Thursday January 31 2008
Shell has started to “streamline” its operations in the Delta region of Nigeria in what appears to be a final realisation that it is fighting a losing battle against militants in the region.
The company announced today it had taken a $716m (£359m) charge in its fourth quarter accounts to pay for the cost of restructuring the business in the light of security and funding problems there.
Nigeria has always been a controversial part of Shell’s business with much criticism from campaigners worried about both human rights and environmental problems in the area.
Despite mounting attacks on its installations by militants in the Delta, Shell has previously played down the scale of the difficulties it was having there.
But today, at a financial results conference, Jeroen van der Veer, the Shell chief executive, made clear he was facing twin threats to the business and was reducing the scale of the operation.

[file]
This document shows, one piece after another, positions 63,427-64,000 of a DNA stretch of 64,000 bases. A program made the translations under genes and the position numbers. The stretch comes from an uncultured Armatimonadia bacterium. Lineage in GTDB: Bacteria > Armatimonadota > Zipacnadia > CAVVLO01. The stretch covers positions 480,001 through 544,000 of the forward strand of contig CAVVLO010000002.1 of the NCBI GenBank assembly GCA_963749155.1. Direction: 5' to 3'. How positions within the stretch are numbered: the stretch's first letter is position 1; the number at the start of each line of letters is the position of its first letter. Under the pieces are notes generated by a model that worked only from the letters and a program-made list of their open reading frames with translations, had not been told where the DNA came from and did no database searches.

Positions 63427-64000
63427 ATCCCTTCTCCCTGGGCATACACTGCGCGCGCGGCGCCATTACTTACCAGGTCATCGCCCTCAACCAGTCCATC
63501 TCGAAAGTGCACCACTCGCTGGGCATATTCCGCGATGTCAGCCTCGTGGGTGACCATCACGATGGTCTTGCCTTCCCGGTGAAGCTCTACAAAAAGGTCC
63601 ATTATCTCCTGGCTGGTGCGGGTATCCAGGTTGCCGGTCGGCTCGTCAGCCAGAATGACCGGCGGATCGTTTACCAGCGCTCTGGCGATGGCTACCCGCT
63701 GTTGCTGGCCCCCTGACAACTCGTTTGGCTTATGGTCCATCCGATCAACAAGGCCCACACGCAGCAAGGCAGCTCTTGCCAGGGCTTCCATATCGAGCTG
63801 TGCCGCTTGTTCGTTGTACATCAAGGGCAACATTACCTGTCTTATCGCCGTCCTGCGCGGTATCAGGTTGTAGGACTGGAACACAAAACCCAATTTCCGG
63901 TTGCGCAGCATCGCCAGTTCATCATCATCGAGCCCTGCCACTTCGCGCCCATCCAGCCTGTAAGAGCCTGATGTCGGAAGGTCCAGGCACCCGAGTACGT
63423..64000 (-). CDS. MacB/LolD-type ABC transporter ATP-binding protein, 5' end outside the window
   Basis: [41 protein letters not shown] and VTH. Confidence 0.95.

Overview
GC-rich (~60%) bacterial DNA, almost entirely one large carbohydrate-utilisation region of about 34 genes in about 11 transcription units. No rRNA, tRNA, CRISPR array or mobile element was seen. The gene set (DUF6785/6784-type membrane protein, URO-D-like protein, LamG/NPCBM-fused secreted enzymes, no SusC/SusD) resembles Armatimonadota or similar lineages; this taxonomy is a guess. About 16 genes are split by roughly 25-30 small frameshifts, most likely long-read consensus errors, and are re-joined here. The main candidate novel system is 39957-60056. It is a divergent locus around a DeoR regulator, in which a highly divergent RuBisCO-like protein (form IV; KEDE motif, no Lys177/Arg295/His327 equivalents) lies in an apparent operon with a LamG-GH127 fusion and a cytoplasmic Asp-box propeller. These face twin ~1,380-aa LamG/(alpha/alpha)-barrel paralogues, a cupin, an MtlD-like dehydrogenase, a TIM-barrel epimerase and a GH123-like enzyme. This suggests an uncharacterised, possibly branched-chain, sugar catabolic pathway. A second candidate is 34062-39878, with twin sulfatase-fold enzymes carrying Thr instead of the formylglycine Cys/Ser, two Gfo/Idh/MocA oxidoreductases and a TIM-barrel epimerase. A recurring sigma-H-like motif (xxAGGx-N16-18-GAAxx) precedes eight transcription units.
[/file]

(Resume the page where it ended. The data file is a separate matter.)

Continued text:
“We have taken measures to streamline our operations taking into account the difficult circumstances we had to face,” he explained adding: “the Nigerian government is slow funding their share of the costs (of new developments).”
Van der Veer said he had held face-to-face talks with the Nigerian president last week to discuss both funding and security issues. He declined to comment on speculation that the authorities there are pressurising Shell to hand over a bigger equity stake in the business.
The Dutch oil group has already been forced to hand over a large stake in its Sakhalin scheme in Russia and Kashagan scheme in Kazakhstan.